Start with people you know, bloggers you read, people you’re interested in. Then watch what they’re putting on Twitter. Do they retweet someone else whose content you also like? Follow that person, too. Are you reading comments on a blog and come across one you particularly respect? Follow them.

You can also make use of hashtags — if you’re into transmedia, try searching the #transmedia hashtag and browsing the results to find people you think will be useful. Others that may be of interest to my readers: #writing, #epub, #pubtip, #askagent, #YAlitchat, #LGBT.

And don’t forget — you can always unfollow people. I’ve often followed someone thinking they’d provide useful content, and then removed them after a couple weeks when I decided that they weren’t worth my time. This can also serve as a warning as you seek to provide content.

Gaining an Audience: If one of your goals on Twitter is to gain a following of your own, then you need to be providing content that people will want to follow you to get. The most obvious way is if you’re writing your own blog posts, to tweet links to those. If there’s an appropriate hashtag, use it in the tweet so people not following you might still find it.

You can also provide twitter-wized commentary, the true microblog.

But also, retweet the content you find most useful. Be yourself an aggregator of content. On the one hand, you can become a valuable resource for people interested in the same things as you. On the other, the people you retweet may take notice, check out your profile, and choose to follow you. If you’re providing content, perhaps they’ll retweet you in return, immediately gaining you more potential views and followers.

Engage in the Community: Twitter is best served when it’s not one-way communication.

If Twitter is becoming an echo chamber, that’s your own fault; you choose who to follow. Choose wisely. —@glecharles

Retweeting is a part of this, certainly, but a truly engaged user goes beyond that. We comment on the things we RT, we engage in discussion with the people in our Twitter community. Conversations between two can turn into conversations between five, with dozens of others “listening”.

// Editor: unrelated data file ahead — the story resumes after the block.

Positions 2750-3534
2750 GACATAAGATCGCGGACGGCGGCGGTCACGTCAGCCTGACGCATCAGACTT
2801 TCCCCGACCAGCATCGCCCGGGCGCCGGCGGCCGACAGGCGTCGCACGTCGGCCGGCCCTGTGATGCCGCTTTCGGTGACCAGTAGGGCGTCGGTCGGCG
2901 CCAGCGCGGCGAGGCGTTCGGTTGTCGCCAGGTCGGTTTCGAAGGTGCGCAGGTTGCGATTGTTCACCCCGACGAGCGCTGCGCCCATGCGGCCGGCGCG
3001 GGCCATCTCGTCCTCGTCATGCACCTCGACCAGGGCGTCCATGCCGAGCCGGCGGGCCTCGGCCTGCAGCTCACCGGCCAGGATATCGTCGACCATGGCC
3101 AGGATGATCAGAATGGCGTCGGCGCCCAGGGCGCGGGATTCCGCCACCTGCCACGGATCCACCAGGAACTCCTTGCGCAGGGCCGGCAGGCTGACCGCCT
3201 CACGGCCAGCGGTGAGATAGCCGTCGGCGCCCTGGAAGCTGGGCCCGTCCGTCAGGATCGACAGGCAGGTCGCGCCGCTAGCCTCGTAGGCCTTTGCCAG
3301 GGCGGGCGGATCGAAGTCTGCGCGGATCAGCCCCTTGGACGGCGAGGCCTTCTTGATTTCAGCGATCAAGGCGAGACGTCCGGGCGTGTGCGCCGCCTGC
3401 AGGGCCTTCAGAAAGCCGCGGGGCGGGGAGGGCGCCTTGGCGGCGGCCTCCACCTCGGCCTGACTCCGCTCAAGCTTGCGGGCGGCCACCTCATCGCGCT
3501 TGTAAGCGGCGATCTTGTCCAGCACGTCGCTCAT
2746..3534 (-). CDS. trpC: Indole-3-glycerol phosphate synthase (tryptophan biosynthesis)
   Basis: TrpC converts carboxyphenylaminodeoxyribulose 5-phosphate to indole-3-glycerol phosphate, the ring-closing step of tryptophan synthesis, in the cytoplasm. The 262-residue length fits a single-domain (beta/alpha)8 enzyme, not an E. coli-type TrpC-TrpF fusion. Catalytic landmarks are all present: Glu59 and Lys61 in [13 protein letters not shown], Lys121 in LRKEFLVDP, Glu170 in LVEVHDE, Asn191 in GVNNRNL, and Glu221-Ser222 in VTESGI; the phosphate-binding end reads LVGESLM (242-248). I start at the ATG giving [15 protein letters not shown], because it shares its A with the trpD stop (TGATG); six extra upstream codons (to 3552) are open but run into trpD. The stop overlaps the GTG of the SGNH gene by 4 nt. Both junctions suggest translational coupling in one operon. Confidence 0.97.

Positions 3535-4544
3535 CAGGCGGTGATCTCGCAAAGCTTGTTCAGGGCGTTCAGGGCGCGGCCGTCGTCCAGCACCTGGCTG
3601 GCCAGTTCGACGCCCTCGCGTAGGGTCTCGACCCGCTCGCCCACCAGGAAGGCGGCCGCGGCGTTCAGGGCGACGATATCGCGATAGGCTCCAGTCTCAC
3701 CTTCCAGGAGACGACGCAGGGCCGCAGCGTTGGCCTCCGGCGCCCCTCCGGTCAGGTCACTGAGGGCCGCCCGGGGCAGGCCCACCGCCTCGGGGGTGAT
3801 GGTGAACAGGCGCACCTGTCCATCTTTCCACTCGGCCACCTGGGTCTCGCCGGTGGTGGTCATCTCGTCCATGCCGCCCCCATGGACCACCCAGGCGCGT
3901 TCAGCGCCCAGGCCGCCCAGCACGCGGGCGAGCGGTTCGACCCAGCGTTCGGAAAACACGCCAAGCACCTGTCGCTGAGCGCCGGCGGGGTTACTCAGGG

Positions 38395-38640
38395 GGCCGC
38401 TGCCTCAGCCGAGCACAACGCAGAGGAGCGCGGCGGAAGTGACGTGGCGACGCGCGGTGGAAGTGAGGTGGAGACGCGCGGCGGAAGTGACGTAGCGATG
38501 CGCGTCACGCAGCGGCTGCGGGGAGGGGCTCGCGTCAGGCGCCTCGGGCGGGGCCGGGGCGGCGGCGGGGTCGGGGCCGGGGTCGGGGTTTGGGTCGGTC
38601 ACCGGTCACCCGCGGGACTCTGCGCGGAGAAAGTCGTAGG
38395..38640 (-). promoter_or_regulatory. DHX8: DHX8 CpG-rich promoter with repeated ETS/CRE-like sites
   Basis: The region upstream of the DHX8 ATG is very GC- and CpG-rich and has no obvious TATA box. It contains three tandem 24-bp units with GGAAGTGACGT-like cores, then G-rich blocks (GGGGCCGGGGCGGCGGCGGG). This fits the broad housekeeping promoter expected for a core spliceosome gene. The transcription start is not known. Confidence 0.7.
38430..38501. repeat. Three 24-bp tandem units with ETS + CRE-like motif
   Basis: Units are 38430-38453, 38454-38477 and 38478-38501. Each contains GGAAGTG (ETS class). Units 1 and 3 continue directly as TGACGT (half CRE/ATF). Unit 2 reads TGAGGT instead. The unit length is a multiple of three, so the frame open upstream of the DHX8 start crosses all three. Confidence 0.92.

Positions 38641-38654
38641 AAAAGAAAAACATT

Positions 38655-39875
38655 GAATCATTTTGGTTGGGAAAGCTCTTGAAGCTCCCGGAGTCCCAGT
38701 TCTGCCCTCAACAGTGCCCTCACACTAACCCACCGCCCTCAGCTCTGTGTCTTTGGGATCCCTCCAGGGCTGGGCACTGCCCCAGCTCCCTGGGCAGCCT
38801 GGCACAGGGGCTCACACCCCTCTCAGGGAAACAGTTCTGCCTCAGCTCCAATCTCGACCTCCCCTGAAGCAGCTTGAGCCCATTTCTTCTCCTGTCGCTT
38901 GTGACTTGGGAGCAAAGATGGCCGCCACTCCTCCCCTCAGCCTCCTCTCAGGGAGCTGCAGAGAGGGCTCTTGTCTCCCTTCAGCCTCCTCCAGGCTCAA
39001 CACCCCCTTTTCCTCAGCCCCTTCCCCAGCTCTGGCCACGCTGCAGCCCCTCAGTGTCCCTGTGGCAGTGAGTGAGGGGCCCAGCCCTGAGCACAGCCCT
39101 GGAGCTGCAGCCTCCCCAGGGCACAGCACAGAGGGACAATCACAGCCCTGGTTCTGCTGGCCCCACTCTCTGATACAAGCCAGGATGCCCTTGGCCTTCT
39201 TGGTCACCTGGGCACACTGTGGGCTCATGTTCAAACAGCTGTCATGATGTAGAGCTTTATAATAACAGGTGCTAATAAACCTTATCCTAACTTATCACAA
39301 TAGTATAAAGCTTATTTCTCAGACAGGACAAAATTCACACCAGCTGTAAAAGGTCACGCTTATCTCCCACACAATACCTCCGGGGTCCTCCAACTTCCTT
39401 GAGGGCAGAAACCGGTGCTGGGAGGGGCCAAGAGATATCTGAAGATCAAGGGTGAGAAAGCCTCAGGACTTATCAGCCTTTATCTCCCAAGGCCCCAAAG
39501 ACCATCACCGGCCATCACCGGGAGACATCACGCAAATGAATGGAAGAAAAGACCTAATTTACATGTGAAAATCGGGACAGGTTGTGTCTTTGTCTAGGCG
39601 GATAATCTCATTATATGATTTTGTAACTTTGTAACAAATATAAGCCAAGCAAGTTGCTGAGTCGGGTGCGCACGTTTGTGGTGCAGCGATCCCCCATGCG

By engaging in this discourse, you immediately show your presence, and prove your value as a member of the community — and like I said above, that’s what people look for in who they follow when they want to make the most of their Twitter experience.

Final Thoughts

Jane Friedman wrote a great post about how her use of Twitter has evolved, which was partially the inspiration for this post. The comments there are particularly elucidating, as different people use Twitter in different ways — and some would disagree entirely with my approach here.

Nathan Bransford talks about how to use Twitter here.

Also check out this informative post about how Twitter is used, and where it’s going.

As you get into Twitter, you’ll also begin to see that a certain etiquette has evolved — thanking those who RT you is somewhat common, and shows a level of personal involvement; and always credit the source of an article or tweet. They’re things you’ll have to pick up — just watch how others act.

I don’t have tons of followers, but I only follow about 50 who would actually follow me back, which makes my ratio of friends to followers pretty decent (if what you’re looking for is a lot of followers). I know if I followed more people I’d probably get more followers, but that’s not how I want to use Twitter — the content I find useful would get lost in the noise. The important part is that I understand why I get what I get from Twitter.

How do you use Twitter? How do you get the most out of it? Have any tips of your own?